As my details analysis shows (available here, as a PDF) this report is a hopeless representation of the losses that might be caused by tax havens. It would seem that the Tax Justice Network has not noted any of the massive advances in the treatment of tax havens promoted by the Organisation for Economic Cooperation and Development in recent years when undertaking its work, despite the fact that many of those advances (from country-by-country reporting to automatic information exchange from tax havens) were demanded by John and myself and those we worked with in Tax Justice Network until about 2015, and largely resulted from our patient negotiation of all these issues through the OECD's processes at that time.
So why does TJN persist with publishing this nonsense? I offer three reasons.
First, TJN wants to pretend that the tax haven problem still exists on the scale that it once did because no one now at TJN now has any understanding of any other aspect of the tax justice debate, including the problems that exist within most domestic economies which is where most tax abuse now takes place, which fact they quite absurdly deny.
Secondly, TJN now only really exists to produce indices and they cannot admit that the data they produce is meaningless and not even newsworthy because to do so would put them out of the only jobs they know.
Third, TJN persists in pretending that the OECD has achieved nothing for tax justice when that is obviously untrue. Instead, they suggest that the United Nations take over managing this task when the UN has no skills in this area, the Security Council will never agree to take this on, and the world's major countries would also not participate in any such process. I analyse this issue further here. For saying this, I am, according to rumours I hear, considered by some to be a white, imperialist, pro-colonialist, anti-feminist, when nothing could be further from the choice. I would just rather have real change instead of pointless posturing.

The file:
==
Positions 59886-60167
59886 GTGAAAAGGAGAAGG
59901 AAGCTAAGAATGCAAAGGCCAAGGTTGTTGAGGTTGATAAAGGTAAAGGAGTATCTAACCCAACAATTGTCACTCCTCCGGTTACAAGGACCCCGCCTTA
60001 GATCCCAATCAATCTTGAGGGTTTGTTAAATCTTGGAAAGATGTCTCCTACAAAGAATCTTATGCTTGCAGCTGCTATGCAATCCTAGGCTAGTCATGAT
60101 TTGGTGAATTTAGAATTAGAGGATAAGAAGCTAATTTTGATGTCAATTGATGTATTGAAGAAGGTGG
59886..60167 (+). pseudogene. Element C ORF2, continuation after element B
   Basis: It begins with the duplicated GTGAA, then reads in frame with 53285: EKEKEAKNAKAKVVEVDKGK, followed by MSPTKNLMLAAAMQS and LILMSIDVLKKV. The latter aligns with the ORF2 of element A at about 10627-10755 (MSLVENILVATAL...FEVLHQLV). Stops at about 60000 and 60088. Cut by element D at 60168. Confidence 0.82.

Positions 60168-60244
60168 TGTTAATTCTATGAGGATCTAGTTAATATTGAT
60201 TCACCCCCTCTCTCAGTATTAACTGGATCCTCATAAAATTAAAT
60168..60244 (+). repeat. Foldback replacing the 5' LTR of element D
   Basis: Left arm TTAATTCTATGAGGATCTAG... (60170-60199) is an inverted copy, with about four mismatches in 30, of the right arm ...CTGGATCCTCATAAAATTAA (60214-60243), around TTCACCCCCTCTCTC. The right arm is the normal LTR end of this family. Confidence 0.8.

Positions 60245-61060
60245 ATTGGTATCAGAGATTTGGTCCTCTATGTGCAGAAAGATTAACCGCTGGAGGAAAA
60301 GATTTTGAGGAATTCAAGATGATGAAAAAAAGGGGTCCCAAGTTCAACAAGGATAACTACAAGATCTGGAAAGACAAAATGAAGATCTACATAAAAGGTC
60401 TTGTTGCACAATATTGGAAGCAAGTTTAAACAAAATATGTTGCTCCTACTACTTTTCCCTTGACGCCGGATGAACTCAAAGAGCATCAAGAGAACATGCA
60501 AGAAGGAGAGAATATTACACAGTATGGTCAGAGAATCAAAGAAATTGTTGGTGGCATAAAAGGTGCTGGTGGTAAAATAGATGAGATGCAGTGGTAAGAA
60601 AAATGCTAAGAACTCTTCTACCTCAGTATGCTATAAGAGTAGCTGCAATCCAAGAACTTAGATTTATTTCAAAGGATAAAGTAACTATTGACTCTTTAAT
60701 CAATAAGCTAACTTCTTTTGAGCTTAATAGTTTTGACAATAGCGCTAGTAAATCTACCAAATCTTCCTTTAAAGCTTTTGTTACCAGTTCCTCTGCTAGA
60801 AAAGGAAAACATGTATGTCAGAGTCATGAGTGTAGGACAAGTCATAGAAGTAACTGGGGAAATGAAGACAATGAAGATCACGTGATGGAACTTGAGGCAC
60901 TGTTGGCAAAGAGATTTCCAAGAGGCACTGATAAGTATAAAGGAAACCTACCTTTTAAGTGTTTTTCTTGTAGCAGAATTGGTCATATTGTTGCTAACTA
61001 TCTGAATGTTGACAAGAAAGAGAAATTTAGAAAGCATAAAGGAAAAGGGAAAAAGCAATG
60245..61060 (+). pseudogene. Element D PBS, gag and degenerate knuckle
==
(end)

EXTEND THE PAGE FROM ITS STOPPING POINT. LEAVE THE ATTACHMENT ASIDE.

So, what to conclude? I suggest three things that reflect my current opinions.
First, in its current form the Tax Justice Network is a redundant organisation. I hope its funders take note.
Second, the media should stop treating this report as credible when it clearly is not.
Third, we need a new Tax Justice Network, nothing like the one we now have, with that new organisation having the capacity to take on new issues that provide civil society with the tools it needs to tackle the inherent prejudice in existing tax systems so that they might be reformed. By far the most useful such tool might be tax spillover analysis but the Tax Justice Network and other NGOs have ignored this issue. It's time that they woke up to it, and that their funders did.
UPDATE: I have been now been listening to TJN presenting this nonsense and have realised that the data they publish, claiming that it indicates the State of Tax Justice in 2023, is actually 2018 data - when many of the OCED measures that were designed to tackle these abuses had hardly had a chance to have an impact. That makes all my conclusions even more appropriate. The claims made make no sense at all.